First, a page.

GAZA CITY, Gaza Strip (AP) — Israel's national electric company on Monday cut back its already limited electricity shipments to the Gaza Strip, a step that is expected to worsen the power crunch plaguing the Hamas-controlled seaside territory.
The company confirmed the Israeli government instructed it to reduce supply to Gaza at the request of the Palestinian President Mahmoud Abbas' government in the West Bank.
Abbas recently told Israel he would cut payments for Gaza's electricity. Hamas seized Gaza from Abbas' forces a decade ago, and the internationally recognized Palestinian leader is trying to step up pressure on the Islamic militant group to cede power.
With Gaza's small power plant out of commission, and Israel providing a fraction of what the territory needs, residents have been scraping by with about four hours of electricity a day.
Mohammed Thabet of the Gaza electricity distribution company said Gaza's roughly 2 million residents could expect to receive even less power.
"There is nothing ... that we can do," he said.
Thabet said Gaza was receiving 112 MW of power a day, down from the previous level of 120 MW daily Gaza needs about 400 MW to meet its daily needs.
Israel and Hamas are bitter enemies that have fought three wars over the past decade.
But Israel has continued to provide limited power to Gaza, paid for by the Palestinians, to prevent a humanitarian crisis on its doorstep and out of concern that more instability could lead to renewed fighting. Last week, Hamas warned of renewed violence against Israel if power is cut.
Israel has described Gaza's power crisis as an internal Palestinian issue, saying it is merely a supplier.
In a statement, the electric company confirmed it had begun to reduce supplies on Monday and said shipments would be scaled back gradually, "so that the electricity supply will match the financial commitment."
"The internal deliveries of electricity to consumers inside the Gaza Strip is not the responsibility of the electric company and is done by internal Palestinian authorities in the Gaza Strip," it said. Israel accuses Hamas of diverting Gaza's limited electricity for military use and worsening the hardship on its people.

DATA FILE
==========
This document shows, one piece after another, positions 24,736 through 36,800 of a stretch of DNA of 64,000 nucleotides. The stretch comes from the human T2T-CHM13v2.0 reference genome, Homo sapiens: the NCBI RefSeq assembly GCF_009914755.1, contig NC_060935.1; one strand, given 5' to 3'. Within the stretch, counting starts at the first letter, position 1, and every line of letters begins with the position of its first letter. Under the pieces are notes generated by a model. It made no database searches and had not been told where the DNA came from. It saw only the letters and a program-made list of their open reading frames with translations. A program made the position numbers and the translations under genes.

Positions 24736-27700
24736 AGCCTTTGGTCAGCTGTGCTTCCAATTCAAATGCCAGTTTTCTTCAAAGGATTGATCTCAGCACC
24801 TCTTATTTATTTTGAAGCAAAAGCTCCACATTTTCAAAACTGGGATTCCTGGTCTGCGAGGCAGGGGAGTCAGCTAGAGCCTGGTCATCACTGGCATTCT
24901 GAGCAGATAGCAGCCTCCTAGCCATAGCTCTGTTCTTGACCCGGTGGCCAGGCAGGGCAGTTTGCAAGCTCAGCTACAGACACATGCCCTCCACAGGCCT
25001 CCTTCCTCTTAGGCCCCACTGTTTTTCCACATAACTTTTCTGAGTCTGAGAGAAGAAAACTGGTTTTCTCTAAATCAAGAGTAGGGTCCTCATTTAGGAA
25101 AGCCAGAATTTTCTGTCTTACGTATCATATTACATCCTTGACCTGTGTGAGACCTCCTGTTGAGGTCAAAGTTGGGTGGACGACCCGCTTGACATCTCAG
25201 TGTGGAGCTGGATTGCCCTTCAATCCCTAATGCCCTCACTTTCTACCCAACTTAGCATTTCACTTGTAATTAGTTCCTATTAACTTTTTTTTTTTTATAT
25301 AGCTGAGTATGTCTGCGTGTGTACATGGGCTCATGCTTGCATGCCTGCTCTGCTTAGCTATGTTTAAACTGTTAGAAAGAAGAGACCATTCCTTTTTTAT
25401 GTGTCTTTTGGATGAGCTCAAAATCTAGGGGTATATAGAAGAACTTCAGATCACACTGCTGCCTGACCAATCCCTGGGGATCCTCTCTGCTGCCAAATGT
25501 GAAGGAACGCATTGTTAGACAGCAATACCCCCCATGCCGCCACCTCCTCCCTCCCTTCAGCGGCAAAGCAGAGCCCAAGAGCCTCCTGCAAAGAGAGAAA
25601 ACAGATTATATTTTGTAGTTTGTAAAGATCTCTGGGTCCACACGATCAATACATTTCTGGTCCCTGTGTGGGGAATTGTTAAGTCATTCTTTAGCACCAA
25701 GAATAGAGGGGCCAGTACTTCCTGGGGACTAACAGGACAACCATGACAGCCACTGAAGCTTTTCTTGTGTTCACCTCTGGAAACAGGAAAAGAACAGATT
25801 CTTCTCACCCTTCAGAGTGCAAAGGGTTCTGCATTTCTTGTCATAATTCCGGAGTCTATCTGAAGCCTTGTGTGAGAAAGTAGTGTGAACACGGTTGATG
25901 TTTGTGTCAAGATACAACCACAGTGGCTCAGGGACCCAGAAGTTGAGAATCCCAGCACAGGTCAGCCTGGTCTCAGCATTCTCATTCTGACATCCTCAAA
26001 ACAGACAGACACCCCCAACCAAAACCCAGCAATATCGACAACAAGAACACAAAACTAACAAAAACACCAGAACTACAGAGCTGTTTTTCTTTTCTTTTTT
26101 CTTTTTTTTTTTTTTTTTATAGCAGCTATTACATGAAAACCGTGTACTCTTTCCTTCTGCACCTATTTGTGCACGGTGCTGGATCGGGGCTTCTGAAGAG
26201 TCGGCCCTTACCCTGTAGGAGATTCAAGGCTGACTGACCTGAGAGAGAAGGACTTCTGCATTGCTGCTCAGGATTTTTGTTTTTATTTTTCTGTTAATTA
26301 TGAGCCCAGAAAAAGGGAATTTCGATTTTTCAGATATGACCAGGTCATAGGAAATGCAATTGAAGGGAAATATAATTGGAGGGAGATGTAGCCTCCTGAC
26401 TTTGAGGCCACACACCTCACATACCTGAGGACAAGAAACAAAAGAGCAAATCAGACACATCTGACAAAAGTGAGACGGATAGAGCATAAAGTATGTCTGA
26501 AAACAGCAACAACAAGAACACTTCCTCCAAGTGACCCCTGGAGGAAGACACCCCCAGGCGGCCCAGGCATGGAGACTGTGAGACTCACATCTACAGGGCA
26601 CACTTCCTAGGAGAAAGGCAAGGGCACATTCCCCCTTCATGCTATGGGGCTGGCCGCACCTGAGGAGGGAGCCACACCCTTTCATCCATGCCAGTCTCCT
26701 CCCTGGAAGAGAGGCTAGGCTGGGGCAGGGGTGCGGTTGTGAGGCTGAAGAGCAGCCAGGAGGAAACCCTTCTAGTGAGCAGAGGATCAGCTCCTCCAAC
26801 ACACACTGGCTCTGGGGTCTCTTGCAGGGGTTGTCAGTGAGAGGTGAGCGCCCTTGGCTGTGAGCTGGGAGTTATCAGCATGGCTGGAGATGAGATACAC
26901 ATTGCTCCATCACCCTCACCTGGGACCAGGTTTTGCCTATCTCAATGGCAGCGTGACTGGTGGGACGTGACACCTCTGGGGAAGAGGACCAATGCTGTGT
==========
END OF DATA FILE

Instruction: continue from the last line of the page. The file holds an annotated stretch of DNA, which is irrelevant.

Israel and Egypt have maintained a blockade on Gaza since the Hamas takeover in June 2007, restricting the movement of people and goods in and out of the territory. Israel says the restrictions are needed to prevent Hamas from smuggling weapons.
Abbas has grown increasingly frustrated with repeated failures in reconciliation talks with Hamas and the group's refusal to cede control of Gaza. In recent months, he has stepped up financial pressure on Hamas.
In April, he reinstated taxes on fuel bound for Gaza's only power plant, making Hamas unable to afford it. As a result, the small station has stopped working. Gaza now receives its only electricity from Israel, and a small quantity from Egypt.
Abbas has also cut the salaries of tens of thousands of former employees in Gaza, hurting the territory's already poor economy.
Gaza authorities have warned of impending health and environmental crisis because of the power shortages. Each day, 120,000 cubic meters (31 million gallons) of untreated sewage are discharged into the Mediterranean Sea.